Located in Madison, Wisconsin, the Wisconsin Capitol is a spectacular building and if you are ever traveling through the area it is worth visiting. It is very large. The U.S. Capitol is just three feet higher and if measured by volume the dome of the Wisconsin Capitol is the largest in the U.S. and one of the largest in the world. It is the largest granite dome in the world. The Capitol features numerous significant pieces of artwork that are either part of the building or are on display inside or just outside of the building. One of the major pieces of art is a mural by Edwin Howland-Blashfield. The mural, “Resources of Wisconsin,” is 34 feet in diameter and is 200 feet above the Capitol’s ground floor The first photo below is a view of the interior of the ornate interior of dome. Of course the problem with photographing structures, particularly the interior of the structure of things such as domes is that the camera flattens the 3D object into two dimensions so you may not get a great feeling of what the dome is like. I tried some experiments to see if I could get a photo that would provide an alternative view of the dome and came up with the second view of the dome that you see below. It is a rather whimsical depiction of the dome in which the elaborate Blashfield mural is duplicated within itself and then the upper part of the dome is digitally inverted to point down. This is intended to give the viewer of the second photo a reference point to use to get a better idea of the actual steepness of the dome in the first photo. I hope it accomplishes its purpose in an entertaining way.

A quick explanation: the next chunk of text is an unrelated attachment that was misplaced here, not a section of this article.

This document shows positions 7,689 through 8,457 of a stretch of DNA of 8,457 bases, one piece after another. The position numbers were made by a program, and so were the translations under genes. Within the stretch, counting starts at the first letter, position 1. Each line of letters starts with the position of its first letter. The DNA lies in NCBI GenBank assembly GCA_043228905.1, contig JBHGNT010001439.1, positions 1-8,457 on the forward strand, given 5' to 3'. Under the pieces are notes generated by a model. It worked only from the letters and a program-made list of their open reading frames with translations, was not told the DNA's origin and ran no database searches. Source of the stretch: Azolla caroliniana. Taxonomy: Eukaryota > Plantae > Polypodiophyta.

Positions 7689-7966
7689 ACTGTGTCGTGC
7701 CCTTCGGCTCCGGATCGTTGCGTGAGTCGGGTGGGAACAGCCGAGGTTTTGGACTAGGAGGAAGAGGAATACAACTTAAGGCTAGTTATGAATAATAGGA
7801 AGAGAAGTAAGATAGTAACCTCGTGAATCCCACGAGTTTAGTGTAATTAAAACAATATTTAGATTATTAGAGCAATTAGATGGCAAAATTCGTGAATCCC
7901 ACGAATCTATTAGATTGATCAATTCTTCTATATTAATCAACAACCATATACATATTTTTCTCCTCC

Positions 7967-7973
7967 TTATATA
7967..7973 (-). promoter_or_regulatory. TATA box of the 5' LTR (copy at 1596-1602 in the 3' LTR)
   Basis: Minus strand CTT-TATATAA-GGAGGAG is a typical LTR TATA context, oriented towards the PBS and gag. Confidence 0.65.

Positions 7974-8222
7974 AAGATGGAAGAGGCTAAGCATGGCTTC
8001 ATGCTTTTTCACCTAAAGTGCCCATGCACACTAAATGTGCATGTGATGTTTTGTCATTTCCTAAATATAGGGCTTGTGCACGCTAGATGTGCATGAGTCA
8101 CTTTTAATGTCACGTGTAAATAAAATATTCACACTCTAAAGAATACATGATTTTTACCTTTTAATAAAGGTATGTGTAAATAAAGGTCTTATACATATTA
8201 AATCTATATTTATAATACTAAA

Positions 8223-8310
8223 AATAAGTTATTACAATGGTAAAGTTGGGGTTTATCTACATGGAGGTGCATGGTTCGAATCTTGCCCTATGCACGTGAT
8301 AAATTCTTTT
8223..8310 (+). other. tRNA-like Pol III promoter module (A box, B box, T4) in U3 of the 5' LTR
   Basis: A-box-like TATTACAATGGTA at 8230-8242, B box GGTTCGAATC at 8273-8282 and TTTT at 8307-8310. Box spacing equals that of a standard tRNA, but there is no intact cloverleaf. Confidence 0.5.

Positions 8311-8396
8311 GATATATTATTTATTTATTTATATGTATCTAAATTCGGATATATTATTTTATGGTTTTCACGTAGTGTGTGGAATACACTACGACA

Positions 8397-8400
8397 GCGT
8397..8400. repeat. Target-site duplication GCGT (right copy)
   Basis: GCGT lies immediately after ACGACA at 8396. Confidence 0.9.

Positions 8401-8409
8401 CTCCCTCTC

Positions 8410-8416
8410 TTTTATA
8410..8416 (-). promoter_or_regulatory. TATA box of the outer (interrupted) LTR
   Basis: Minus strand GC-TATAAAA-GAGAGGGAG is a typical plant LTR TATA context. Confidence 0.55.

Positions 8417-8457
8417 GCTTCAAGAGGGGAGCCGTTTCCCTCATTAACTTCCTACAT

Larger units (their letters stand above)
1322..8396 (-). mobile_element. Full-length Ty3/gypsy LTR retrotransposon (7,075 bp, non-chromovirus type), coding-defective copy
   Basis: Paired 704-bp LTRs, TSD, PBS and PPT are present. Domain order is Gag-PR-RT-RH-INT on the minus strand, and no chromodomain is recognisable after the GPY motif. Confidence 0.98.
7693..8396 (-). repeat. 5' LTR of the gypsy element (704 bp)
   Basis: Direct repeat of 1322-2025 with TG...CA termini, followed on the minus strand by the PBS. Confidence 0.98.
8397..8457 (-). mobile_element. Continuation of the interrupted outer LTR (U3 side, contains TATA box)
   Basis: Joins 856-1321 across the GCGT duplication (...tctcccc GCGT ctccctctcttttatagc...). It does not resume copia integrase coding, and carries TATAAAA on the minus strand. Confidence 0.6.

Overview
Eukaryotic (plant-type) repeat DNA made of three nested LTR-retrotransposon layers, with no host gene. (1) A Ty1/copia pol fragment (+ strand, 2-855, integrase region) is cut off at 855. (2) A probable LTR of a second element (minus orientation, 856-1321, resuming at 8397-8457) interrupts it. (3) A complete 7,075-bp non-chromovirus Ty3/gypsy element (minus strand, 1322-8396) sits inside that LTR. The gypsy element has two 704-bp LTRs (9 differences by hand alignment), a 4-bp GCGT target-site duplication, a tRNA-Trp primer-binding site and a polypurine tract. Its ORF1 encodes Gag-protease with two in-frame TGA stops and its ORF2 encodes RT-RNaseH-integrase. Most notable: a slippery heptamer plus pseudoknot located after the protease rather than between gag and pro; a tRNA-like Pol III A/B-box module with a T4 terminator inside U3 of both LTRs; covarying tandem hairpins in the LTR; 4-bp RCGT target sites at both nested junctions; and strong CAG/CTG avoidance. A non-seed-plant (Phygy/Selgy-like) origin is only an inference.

But enough of my experimentation, if you want ornate the Wisconsin Capitol will give it to you in spades.
The next photo contains most of one of four mosaics created by Kenyon Cox for the Capitol Rotunda. (The mosaics are “Legislation,” “Government,” Justice,” and “Liberty.”) Each mosaic is 12 feet high and 24 feet wide and contains approximately 100,000 pieces of glass tile. Also note the ornate plaster work framing the mosaic. Please excuse the awkwardness of the image. It is a detail taken from a much larger photo of the Capitol Rotunda.
Finally, the Wisconsin Capitol is designed like cross with a circle in the middle. The circle contains what is called the Rotunda, where you see art such as Kenyon’s mosaic. The cross forms four wings, each of which is also called a “Gallery.”
Here is a view of the East Gallery, which houses the Wisconsin Supreme Court and part of the Governor’s offices.
(Incidentally, the Wisconsin Capitol was the subject of a major renovation project between 1988 – 2002. Also, contrary to some stories, the building was not materially harmed by the huge demonstrations that occurred in 2011 and free tours of the Capitol regularly operate.